Git –set-upstream is now used as –set-upstream-to.
Previously it was used as
git branch --set-upstream <remote-branch> (may still work for many)
The basic git –set-upstream-to command is demonstrated below with an example.
git branch --set-upstream-to <remote-branch>
The use of –set-upstream along with the git branch command was ambiguous, so maybe that’s why they have changed the option name from –set-upstream to –set-upstream-to.
Why the git –set-upstream command is used?
As the name specifies itself It is used with the git branch command option that lets you set the remote branch for the current branch on which you are working locally. In other words, with this command, you’re setting the remote location of your current local branch.
Once you set the
<remote branch> for the current local branch with the git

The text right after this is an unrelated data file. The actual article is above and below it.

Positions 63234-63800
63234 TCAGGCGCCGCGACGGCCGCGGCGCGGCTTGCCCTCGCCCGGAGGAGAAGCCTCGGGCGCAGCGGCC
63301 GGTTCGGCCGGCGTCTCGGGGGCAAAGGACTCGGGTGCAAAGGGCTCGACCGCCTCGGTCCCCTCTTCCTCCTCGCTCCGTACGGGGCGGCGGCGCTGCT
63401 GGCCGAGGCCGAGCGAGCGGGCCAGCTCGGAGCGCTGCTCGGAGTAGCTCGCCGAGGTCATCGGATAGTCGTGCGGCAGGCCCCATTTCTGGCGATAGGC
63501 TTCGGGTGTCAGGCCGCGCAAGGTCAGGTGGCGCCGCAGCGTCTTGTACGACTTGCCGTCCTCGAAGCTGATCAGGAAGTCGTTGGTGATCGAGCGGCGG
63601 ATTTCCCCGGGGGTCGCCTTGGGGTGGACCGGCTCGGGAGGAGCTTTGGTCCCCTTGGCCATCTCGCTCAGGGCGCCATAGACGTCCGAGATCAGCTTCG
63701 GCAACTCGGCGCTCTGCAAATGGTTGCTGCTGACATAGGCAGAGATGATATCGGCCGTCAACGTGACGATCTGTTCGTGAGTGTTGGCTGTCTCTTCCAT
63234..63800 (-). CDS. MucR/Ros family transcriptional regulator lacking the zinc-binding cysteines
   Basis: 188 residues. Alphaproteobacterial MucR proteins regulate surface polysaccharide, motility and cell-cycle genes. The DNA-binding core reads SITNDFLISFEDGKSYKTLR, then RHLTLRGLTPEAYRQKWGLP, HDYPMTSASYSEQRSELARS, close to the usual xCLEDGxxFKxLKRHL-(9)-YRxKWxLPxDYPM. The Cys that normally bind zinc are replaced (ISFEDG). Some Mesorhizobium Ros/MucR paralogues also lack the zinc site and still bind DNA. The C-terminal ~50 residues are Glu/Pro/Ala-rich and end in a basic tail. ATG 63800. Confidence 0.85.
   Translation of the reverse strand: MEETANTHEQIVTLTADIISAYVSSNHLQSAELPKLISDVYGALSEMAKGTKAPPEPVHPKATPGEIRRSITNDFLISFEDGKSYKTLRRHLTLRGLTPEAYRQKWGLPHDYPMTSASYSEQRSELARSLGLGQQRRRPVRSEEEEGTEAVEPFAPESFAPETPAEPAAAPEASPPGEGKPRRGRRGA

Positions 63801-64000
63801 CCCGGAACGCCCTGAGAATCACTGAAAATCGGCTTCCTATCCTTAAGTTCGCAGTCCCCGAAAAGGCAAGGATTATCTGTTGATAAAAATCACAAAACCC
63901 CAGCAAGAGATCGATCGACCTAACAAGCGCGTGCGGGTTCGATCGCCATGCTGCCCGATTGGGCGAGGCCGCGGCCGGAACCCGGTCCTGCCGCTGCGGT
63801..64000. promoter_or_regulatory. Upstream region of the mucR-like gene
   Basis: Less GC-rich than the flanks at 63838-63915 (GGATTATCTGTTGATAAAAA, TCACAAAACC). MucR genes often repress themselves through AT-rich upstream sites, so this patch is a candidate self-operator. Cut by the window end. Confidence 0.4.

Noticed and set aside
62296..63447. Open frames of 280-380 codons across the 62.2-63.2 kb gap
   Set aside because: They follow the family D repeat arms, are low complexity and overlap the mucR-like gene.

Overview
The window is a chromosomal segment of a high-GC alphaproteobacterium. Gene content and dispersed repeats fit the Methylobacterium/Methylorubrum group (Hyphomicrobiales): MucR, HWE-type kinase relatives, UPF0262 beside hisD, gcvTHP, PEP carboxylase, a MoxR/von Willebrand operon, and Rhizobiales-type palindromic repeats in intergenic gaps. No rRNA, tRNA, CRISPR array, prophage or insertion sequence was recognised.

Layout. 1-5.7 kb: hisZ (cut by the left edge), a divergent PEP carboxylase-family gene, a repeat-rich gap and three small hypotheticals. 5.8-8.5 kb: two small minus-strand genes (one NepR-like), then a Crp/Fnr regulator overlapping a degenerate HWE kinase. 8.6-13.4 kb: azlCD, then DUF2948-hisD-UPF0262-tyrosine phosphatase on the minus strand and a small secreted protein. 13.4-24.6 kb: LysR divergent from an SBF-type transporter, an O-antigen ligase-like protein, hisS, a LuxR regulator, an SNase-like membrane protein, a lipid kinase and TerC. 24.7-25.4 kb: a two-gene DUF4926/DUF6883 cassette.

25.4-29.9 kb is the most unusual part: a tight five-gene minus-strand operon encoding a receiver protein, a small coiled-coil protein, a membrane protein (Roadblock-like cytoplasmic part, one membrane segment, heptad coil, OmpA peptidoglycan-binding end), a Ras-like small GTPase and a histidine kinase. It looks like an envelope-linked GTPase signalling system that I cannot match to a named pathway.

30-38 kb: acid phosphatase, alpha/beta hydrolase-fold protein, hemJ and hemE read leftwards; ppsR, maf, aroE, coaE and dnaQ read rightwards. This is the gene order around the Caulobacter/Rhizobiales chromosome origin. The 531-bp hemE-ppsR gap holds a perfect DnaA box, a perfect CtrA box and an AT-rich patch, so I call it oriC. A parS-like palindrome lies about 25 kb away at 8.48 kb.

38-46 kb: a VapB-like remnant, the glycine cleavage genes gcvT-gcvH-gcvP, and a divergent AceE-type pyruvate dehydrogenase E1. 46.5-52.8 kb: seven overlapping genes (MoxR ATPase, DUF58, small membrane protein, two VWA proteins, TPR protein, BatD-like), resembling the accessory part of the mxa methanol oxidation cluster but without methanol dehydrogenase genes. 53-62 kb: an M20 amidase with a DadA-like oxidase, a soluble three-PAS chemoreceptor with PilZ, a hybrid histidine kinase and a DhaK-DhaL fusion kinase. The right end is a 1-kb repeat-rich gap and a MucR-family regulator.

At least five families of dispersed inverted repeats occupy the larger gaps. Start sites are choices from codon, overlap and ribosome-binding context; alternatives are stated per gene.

--set-upstream-to command, any future
git pull command, when run after checking out to the local branch, will also try to get the commits from the set
remote branch as well.
When you set the remote branch for the local branch, now the git knows whenever now you’re going to use commands including git pull, git push or git fetch, which remote branch it has to refer. This really helps a lot when you want to keep the local branch of git as well as the remote branch in sync. For such a syncing, the use of git –set-upstream command is appropriate.
git checkout --track command can also help you achieve the same thing.
The following command simply helps you to avoid setting the remote branch explicitly for the current local branch explicitly with the –set-upstream option. You just have to use the -u shorthand flag with the git push command. Make sure, this should be your very first git push command.
git push -u origin local-branch
origin here refers to the remote git repository for the current local repository. There could be multiple remote repositories as well. In case, there are multiple remote repositories, you need to replace the origin with the exact name of the remote repository for which you want to run this command.
You can find the remote repositories for your current local git repository, by using the following command.
git remote -v
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